We could have dwelt on the fact that this woman was involved in — how shall I say this delicately — “the hospitality industry.” The woman did, in fact, have her very own red-light district under her very own roof.
Says so, right there in the Bible, in the Book of Joshua —
“So they went and entered the house of a prostitute named Rahab and stayed there.”
But there’s a certain sensitivity required for in-depth Bible study, especially when your Bible study companions are three fifth-graders.
So um, I, uh, stumbled a bit awkwardly when one of the girls, reading the words, stopped mid-sentence with her index finger glued to that one word–
“What’s a prostitute?” The 11-year-old girl looked me straight in the eye and lobbed the question into our tiny country-church Sunday School room.
“Well, um, it’s a, um, …,” I could feel the crimson rising in my cheeks. ” … it’s um, someone who … made some bad choices with her life. And uhhh … maybe you’ll want to ask one of your parents more about that when you get home.”
Yes, ask a parent. Good answer, Jennifer.
She looked back at me with slow, blinking eyes, while her finger stayed glued on the offending word.
“You ARE my parent.”
Oh, that Lydia. Always such a literalist.
I gave her a wide-eyed look from across the table, that one look that says wordlessly: “We’ll talk about this in more detail when we get home, m’kay?”
But there was more. There was more than one reason why I didn’t want to dwell on the prostitute thing for too long. That’s because there’s way more to Rahab’s story than her job at the time.
In the end, her sin didn’t define her. Her Savior did.
“Children,” I said, clapping my hands together. “We’re going to depart from the Sunday School lesson plan here for a moment. Because I’d like you to turn to Matthew 1:5.”
The three children abandoned their half-eaten Cosmic Brownies and rustled the pages, racing toward the Gospels, eager to unwrap the mystery and perhaps sensing the excitement in my voice, eager to know why we were breaking the rules, or at least, the day’s lesson plan. I dare say the moment was a bit electric. I could feel the hair raising on the back of my neck, hopeful that they would behold the miracle of what God can do with the sinner, the outcast, the fringe-livers, the people who’ve lived out the unmentionables behind closed doors.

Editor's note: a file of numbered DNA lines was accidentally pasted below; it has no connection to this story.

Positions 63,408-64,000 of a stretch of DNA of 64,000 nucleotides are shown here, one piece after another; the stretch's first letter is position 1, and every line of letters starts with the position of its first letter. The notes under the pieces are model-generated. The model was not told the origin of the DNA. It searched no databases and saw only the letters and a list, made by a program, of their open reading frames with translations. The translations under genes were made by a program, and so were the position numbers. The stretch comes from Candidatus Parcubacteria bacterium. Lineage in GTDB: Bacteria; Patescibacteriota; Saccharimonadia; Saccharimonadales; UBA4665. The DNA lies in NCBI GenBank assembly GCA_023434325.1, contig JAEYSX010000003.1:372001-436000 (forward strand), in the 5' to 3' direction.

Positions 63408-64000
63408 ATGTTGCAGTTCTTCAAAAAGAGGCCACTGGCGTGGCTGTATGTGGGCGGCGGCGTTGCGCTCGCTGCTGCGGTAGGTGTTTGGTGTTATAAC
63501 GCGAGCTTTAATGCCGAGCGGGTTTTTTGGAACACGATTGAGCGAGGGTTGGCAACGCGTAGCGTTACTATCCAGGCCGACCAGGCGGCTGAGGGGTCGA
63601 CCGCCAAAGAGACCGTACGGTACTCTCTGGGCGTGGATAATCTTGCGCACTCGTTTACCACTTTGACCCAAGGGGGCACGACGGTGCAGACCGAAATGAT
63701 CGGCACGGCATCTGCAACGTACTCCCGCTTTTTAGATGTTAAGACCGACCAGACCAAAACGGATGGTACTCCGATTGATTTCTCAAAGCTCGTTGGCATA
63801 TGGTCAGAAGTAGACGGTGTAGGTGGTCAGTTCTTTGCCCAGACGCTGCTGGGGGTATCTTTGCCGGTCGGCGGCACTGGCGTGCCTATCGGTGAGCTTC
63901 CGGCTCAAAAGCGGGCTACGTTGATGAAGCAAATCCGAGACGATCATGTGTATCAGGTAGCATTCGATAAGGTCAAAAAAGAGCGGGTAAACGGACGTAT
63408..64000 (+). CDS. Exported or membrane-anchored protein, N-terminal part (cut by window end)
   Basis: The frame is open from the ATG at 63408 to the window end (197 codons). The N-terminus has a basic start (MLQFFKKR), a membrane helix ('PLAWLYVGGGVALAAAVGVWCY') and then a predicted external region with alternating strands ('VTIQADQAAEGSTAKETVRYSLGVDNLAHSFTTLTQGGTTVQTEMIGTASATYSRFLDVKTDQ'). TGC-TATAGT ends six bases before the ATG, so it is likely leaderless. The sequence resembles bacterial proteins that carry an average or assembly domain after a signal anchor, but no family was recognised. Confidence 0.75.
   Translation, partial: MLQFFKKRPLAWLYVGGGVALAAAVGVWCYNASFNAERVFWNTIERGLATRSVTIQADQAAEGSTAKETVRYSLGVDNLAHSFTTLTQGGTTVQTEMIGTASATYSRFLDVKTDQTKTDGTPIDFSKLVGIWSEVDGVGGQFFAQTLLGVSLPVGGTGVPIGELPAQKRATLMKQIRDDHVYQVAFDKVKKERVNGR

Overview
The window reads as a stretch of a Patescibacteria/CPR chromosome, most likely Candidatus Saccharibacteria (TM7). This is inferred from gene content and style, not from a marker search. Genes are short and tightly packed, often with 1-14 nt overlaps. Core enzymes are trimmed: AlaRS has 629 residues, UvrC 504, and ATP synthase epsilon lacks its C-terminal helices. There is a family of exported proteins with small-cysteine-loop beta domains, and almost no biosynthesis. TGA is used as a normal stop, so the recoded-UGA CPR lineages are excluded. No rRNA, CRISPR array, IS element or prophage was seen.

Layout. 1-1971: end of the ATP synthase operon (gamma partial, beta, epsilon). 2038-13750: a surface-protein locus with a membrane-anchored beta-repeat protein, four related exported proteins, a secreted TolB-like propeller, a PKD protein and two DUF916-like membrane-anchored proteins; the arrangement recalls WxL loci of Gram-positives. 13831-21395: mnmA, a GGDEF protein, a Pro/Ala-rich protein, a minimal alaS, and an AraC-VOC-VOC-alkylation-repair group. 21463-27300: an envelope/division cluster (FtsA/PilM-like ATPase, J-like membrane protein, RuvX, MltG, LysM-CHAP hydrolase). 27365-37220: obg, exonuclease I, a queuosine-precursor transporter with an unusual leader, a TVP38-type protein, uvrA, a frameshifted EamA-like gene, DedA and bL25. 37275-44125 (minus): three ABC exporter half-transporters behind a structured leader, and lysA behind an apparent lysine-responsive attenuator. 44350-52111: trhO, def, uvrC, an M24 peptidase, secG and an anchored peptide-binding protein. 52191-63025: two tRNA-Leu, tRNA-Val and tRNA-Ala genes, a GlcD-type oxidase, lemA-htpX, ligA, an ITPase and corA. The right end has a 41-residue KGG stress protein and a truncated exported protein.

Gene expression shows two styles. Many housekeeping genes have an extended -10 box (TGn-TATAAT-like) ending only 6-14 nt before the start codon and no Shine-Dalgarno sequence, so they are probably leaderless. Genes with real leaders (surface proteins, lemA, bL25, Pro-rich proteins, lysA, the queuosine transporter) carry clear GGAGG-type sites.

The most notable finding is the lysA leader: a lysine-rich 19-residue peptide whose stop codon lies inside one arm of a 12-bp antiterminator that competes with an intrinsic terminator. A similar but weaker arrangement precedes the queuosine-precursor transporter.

My good friend Jordan, age 11, raised his hand, volunteering to read the verse. I nodded my head, and held my breath, as he read the words for the rest of us:
“Salmon the father of Boaz, whose mother was,” (he paused for dramatic effect) “Rahab.”
Suddenly, I had three sets of little eyes on me.
“Whoa. … That’s cool. Is that the … ?” Jordan asked.
I bobbed my head up and down, a smile widening across my whole face, feeling my heart swell in their discovery — and in my re-discovery. Like this was the first time I’d heard it myself, that Red-Light Rahab was an ancestor of my Jesus. I heard it like it was fresh news, hot off the press. “Yes, Jordan. Yes it is! It’s the same Rahab!”
And, right then, we just sat in the gape-mouthed silence. For one moment, for one holy moment, the four of us stared at the words in Matthew 1, while remembering the words in Joshua 2. Three 11-year-old children and a 40-year-old, tongue-tied teacher could only sit in awe, and behold the miracle and the truth about life with Jesus:
No sin is too heinous
No mistake too grievous
No past too dark
No reputation too shady
No life too useless
To be important to the story of God.
For every “Joshua 2” of your life, there’s a “Matthew 1” story. What’s yours?